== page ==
The definition is a bit misleading as syndetic subgroups are not assumed to be normal, but you require them to be normal in defining "syndetically separated". So let me change the definition, removing the word "normal" in the definition of "syndetically separated", turning your original definition into "normally syndetically separated".

1) If $G$ is a linear Lie group with a cocompact lattice, then it is syndetically separated (in my sense). Indeed, if $\Gamma$ is a cocompact lattice, then $\Gamma$ is residually finite, in the sense that the intersection of all finite index subgroups is trivial. If $K$ is a compact subset of $G-\{1\}$, then $K\cap\Gamma$ is finite and it follows that some finite index subgroup $\Gamma_1$ of $\Gamma$ satisfies $\Gamma_1\cap K=\emptyset$.

2) The simplest noncompact example of such a group $G$ is just the additive group $\mathbf{R}$ of real numbers and more generally $\mathbf{R}^n$. These groups are therefore normally syndetically separated (this answers your question). Also, residually finite discrete abelian groups are normally syndetically separated, e.g. $\mathbf{Z}[1/p]$.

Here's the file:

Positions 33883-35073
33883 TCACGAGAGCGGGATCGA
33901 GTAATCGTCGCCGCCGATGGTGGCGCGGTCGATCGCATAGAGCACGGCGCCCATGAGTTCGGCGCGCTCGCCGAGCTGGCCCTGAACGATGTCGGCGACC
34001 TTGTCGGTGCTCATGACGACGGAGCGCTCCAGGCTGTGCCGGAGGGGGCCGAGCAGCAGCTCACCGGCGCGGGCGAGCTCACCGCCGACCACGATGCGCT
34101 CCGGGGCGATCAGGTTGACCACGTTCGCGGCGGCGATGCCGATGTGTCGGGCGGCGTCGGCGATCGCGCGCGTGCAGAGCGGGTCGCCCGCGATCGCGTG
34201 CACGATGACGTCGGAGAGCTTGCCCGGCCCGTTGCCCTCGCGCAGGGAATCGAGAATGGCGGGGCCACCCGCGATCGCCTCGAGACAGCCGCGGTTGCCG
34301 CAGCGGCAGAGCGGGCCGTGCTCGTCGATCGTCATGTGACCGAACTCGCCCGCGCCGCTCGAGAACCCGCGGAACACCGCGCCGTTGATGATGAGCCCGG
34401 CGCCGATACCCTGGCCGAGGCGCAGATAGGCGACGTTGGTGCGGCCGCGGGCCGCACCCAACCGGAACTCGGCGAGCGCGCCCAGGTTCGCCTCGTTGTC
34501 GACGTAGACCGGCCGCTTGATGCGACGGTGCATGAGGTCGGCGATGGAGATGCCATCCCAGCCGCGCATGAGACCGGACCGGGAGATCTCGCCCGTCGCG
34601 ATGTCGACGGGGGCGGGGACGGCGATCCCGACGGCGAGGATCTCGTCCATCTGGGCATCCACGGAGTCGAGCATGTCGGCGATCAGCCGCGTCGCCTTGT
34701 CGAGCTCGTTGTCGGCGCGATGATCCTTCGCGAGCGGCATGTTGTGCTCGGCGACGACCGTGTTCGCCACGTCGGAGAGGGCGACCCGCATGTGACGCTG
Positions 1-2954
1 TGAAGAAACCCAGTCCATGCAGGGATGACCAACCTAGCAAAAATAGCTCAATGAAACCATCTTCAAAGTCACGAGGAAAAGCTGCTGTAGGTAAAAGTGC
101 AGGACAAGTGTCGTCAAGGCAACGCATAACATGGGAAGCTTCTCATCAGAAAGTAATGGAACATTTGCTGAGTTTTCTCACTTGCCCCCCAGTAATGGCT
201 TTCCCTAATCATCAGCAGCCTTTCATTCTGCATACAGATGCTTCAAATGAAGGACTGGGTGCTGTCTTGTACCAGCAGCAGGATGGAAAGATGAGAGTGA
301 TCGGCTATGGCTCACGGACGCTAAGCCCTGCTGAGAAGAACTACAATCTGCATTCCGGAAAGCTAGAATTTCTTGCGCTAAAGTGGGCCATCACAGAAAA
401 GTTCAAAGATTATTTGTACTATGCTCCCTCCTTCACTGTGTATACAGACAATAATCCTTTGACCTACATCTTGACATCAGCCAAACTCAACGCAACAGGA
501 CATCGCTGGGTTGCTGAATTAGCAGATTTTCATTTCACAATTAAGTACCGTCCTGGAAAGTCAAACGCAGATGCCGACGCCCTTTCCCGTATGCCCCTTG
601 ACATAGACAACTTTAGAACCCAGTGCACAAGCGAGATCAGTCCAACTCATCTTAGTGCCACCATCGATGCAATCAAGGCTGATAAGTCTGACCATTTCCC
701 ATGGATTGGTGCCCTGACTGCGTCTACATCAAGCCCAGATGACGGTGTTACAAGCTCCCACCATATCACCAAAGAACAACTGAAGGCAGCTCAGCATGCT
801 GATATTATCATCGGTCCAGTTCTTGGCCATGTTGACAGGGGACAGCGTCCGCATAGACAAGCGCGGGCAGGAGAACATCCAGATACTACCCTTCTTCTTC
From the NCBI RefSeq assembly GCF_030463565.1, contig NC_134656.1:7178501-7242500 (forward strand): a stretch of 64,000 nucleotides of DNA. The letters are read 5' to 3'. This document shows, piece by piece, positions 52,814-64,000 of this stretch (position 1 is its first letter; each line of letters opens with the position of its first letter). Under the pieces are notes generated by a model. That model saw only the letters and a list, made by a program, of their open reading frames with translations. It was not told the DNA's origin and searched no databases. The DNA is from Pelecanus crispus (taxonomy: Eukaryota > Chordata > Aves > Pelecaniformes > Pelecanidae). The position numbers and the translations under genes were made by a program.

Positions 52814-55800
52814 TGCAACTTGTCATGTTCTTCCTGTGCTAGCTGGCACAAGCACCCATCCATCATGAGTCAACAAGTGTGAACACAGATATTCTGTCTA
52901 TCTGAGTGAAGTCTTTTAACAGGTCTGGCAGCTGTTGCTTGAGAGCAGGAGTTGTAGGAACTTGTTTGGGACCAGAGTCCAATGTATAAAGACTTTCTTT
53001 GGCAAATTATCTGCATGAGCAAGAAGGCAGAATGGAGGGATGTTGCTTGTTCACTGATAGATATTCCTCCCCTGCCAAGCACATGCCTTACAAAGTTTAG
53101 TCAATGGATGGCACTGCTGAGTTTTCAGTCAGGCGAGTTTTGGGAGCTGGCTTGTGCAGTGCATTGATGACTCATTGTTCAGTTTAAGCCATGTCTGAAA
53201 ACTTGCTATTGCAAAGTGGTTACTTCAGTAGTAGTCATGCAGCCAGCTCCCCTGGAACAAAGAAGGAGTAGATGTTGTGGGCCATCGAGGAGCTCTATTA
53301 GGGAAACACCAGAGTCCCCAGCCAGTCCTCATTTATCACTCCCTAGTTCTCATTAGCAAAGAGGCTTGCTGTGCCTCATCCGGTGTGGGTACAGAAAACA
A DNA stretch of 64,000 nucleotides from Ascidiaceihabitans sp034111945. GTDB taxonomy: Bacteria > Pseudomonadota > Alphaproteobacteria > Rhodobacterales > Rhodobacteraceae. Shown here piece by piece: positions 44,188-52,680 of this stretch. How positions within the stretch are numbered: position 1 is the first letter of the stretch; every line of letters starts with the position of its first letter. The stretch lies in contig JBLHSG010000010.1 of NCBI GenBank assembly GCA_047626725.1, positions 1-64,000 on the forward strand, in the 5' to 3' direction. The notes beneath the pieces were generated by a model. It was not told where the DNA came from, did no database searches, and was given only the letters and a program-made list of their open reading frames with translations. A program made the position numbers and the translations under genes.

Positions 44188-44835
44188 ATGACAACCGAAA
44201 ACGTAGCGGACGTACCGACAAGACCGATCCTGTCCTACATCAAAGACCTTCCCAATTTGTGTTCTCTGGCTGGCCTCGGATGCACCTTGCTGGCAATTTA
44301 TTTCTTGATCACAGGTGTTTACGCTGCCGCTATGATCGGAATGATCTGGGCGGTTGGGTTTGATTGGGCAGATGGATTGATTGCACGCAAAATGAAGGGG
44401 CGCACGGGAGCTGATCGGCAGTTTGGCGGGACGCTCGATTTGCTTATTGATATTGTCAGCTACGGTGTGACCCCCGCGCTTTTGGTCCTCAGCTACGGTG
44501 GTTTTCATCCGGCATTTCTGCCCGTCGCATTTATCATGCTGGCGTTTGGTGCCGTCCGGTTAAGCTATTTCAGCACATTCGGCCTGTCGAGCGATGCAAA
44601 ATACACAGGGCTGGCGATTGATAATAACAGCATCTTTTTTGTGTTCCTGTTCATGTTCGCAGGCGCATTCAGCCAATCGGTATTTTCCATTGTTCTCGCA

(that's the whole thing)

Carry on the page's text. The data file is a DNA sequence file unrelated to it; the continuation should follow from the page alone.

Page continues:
3) Other examples satisfying (1) are linear connected semisimple Lie groups, as well as $p$-adic analogues. On the other hand, if $G$ is a nontrivial connected Lie group whose Lie algebra does not have any quotient abelian or compact simple (e.g. $G$ is simple and noncompact, e.g. $\text{SL}_2(\mathbf{R}))$, then the only normal cocompact (=syndetic) subgroup of $G$ is $G$ itself and therefore $G$ is not normally syndetically separated.

4) More generally, a connected Lie group $G$ is normally syndetically separated iff its Lie algebra is product of an abelian one and a compact semisimple one. Equivalently, $G$, is the direct product (up to finite covering) of a compact semisimple Lie group and an abelian Lie group. Indeed, if $\mathfrak{n}$ is the intersection of the kernels of all homomorphism from $\mathfrak{g}$ to abelian or compact simple Lie algebras, then it can be shown that the Lie subgroup $N$ it generates is closed and equal to the intersection of all kernels of homomorphisms from $G$ to compact Lie groups (I skip the proof). Example: the Heinsenberg group is not normally syndetically separated.

5) In view of (1), it is natural to wonder about the existence of a connected Lie group which is *not* syndetically separated (in my sense). An example is the affine ``ax+b" group $\mathbf{R}\rtimes\mathbf{R}$. Indeed it is not hard to show that any proper closed cocompact subgroup (not assumed normal!) has the form, in the above decomposition $\mathbf{R}\rtimes \lambda\mathbf{Z}$.

6) $\mathbf{Q}_p^n$ for $n\ge 1$ is not syndetically separated (it has no proper cocompact subgroup).